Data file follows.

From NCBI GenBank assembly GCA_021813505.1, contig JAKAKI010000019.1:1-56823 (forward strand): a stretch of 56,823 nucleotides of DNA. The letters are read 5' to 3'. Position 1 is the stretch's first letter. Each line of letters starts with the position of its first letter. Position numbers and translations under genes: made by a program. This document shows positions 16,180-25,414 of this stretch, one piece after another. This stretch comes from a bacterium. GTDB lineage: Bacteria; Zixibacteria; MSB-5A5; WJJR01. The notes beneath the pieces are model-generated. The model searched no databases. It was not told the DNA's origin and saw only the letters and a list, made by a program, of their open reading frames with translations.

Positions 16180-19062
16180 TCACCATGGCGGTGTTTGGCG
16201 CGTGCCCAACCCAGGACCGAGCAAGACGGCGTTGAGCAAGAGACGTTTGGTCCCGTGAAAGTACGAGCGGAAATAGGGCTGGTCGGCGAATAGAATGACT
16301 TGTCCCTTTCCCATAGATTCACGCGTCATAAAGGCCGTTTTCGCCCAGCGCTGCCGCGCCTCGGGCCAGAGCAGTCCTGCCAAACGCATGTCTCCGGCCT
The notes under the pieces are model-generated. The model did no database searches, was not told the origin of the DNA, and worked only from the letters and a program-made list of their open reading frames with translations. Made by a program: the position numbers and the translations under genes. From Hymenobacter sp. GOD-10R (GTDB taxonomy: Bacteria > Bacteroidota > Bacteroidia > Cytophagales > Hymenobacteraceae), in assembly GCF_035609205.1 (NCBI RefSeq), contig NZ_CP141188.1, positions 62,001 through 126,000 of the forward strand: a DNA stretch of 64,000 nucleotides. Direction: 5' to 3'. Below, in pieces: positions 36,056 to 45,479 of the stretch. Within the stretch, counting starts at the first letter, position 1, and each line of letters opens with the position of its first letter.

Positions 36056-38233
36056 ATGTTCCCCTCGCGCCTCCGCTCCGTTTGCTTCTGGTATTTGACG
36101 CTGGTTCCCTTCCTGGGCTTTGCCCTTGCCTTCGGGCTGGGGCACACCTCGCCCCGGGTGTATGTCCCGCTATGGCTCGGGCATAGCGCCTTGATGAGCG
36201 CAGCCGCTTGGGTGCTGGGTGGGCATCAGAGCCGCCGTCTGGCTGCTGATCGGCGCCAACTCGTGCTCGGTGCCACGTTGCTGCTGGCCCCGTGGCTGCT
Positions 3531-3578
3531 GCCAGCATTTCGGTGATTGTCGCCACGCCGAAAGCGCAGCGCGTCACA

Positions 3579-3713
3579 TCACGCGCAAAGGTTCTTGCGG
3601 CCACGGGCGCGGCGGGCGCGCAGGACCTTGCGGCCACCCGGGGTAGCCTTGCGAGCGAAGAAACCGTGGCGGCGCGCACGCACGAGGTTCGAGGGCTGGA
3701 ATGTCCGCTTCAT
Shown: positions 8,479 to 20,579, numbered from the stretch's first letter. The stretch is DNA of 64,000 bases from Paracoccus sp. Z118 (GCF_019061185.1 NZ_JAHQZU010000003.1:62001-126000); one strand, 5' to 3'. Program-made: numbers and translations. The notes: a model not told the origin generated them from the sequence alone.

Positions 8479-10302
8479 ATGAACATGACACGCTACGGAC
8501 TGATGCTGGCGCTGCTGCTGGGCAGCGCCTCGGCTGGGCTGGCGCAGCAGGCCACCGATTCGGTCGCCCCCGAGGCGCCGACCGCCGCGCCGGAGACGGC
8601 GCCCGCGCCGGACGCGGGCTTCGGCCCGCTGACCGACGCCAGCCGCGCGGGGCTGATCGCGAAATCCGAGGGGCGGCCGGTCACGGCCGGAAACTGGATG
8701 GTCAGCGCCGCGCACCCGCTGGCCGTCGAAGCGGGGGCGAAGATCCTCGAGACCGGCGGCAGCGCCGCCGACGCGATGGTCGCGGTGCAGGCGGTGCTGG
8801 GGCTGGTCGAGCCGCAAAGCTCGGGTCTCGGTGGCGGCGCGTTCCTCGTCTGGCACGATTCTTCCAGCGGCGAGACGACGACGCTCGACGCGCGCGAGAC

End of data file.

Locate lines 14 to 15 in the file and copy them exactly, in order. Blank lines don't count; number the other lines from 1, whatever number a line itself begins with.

3579 TCACGCGCAAAGGTTCTTGCGG
3601 CCACGGGCGCGGCGGGCGCGCAGGACCTTGCGGCCACCCGGGGTAGCCTTGCGAGCGAAGAAACCGTGGCGGCGCGCACGCACGAGGTTCGAGGGCTGGA